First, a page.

THE COSSACK WEDDING
As the Dormiton Fast would come to its end there opens the opportunity for a Cossack wedding. The big day ceremonies might take weeks and even years to have them properly prepared.
1. The proper place. The wedding used to be held in front of the town hall or elsewhere ‘downtown’
At the time of Yermak – the renowned Cossack landlord known for his involvement in the Siberian lands acquisitions on the order of tsar Ivan the Terrible – it was customary to hold a wedding in the town or a little settlement municipal square. This custom has been living up to the current time leaving the community sensitive to defining the would-be family couple’s fate. The Cossack picked himself the bride from the local girls or from the outsiders who had settled in the locality as a warfare prey and became the marriage resource, retaining the national identity of being of Turkish, Karachai or Chechen origin.
Of his intentions to marry the girl a Cossack would voice at the get-together event by claiming: ‘You, Natalie, be my wife!’ leaving the bride in her turn answer in a low bow: ‘And you, Michel, be my husband.’ After that the Cossack addressed the village residents with words: ‘Well, the honoured mates – from now on she is my wife and I am her husband’, leaving them cheer on the newly-born couple: ‘God bless you!’ After crossing themselves with a bow to every four sides the couple kissed each other and got congratulation from those present.
In the same pattern a split would take place. The Cossack took his wife to the town hall site and announced in front of the crowd: ’She’s no longer my wife. She has been helpful and devoted. Who’d like to take her as a wife – could do so.’ After saying these words he would let his former wife free with a chance for her to tie the knot with another Cossack, if the opportunity offered itself. The man would cover her with his mantle and pronounced her as his wife. The newly wed used to be given the joke titles as Prince and Princess. The ancient habits were so strong among the Cossacks that even after the orthodox ceremony of engagement the newly wed would have the traditional ceremony repeated outside the town hall making the habit running on till the end of 18th century.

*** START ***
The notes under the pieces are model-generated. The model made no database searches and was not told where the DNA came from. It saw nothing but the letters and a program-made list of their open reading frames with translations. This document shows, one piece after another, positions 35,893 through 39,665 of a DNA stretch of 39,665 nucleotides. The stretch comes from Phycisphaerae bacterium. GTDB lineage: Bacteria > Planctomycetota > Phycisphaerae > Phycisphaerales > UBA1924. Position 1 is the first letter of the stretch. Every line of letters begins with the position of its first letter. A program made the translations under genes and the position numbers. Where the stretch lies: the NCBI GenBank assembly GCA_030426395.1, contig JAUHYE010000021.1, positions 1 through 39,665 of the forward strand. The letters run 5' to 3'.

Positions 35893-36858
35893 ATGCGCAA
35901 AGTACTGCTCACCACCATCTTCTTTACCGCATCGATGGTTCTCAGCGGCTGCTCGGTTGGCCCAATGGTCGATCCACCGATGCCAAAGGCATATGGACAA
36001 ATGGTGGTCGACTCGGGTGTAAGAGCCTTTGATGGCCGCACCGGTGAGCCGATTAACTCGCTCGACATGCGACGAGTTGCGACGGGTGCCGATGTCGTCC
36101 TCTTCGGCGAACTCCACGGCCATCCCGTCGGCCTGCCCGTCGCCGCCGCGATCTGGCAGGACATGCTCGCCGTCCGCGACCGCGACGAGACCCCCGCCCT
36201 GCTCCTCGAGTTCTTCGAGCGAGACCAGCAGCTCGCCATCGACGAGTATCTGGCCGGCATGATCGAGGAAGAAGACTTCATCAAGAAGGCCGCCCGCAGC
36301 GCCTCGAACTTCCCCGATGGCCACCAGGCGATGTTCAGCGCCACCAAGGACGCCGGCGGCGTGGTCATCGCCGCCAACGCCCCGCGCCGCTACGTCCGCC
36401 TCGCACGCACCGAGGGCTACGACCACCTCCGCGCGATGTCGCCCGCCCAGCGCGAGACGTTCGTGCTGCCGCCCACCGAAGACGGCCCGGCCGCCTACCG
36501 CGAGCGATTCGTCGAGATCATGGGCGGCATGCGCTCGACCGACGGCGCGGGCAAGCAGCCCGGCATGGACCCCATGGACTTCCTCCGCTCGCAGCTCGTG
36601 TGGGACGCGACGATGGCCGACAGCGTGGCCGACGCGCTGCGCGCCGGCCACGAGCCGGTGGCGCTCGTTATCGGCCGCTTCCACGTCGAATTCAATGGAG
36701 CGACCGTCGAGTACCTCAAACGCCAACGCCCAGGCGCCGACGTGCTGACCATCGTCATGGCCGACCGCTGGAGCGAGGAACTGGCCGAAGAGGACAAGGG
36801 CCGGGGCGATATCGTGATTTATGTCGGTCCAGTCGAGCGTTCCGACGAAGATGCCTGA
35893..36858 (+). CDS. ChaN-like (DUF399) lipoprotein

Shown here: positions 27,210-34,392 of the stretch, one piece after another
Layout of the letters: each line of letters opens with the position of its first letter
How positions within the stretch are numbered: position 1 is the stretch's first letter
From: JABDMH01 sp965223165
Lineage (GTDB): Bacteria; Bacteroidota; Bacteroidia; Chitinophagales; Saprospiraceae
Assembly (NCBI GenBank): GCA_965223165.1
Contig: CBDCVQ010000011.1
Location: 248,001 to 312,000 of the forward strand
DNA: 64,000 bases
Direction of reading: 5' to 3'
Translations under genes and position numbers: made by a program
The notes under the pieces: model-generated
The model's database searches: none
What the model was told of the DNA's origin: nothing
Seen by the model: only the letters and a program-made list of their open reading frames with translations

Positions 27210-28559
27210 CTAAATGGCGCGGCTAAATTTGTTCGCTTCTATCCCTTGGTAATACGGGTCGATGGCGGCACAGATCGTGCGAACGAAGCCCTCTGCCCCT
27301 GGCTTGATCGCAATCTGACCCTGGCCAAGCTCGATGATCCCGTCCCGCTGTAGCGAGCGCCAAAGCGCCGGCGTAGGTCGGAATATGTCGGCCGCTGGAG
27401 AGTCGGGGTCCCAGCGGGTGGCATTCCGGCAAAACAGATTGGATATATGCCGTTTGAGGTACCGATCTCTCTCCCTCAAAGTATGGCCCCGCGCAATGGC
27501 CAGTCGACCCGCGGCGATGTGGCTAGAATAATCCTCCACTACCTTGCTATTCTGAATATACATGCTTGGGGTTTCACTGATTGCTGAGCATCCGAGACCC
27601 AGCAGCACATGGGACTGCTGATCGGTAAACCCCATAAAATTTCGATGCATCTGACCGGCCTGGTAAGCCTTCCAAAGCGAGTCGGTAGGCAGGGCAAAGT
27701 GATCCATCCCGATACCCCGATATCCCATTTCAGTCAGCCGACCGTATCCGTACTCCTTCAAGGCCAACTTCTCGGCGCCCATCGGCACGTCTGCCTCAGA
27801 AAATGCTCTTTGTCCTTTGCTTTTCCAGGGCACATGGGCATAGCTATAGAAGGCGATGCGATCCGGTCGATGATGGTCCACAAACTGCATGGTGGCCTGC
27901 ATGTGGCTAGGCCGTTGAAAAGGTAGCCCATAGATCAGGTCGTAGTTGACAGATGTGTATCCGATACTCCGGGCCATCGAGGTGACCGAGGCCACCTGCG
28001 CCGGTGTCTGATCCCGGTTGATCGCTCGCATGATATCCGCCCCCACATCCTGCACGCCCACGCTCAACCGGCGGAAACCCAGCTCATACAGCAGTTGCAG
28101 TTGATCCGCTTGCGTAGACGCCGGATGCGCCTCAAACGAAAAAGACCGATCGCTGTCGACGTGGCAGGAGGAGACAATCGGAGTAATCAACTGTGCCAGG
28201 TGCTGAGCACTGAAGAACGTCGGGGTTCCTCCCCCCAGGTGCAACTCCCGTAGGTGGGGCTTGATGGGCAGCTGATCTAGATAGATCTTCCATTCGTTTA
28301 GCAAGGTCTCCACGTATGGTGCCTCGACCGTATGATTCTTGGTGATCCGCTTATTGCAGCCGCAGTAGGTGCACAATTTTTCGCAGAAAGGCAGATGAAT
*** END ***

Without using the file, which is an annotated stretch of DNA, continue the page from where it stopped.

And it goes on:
2. The proper time for the wedding
The wedding used to be carried out at time matching the orthodox holidays, fasting custom and field works. Usually the weddings were ‘played’ within the autumn (between the Dormiton and Christmas fast) and winter meat consumption (between the Christmas and the Great fast). Sometimes the weddings were ‘carried out’ at the ‘red hill’ (the first Sunday after Easter). The wedding would usually be joined by the nearest and dearest. The ceremony was joined also by the whole community. It took quite a lot of money to get it prepared, so the big event preparation would start up to two years in advance.
The groom’s parents wouldn’t allow be shamed by poor provision so it took sometimes a massive share of household assets to celebrate the big day. The saying ran: ‘A wedding gets the shirt required: one would have to do his best to afford the proper ceremony, even try and get employed if necessary but have the things go all right – that was crucial for the groom’s parents. The bride’s ones had it somewhat easier: ‘With no resources for the daughter to get married ask the relatives for help. Girls were likely to be in greater demand with the prospect of being a worthy labourer in the family household.
3. The family counseling, bride watch, and matchmaking – the long way to the wedding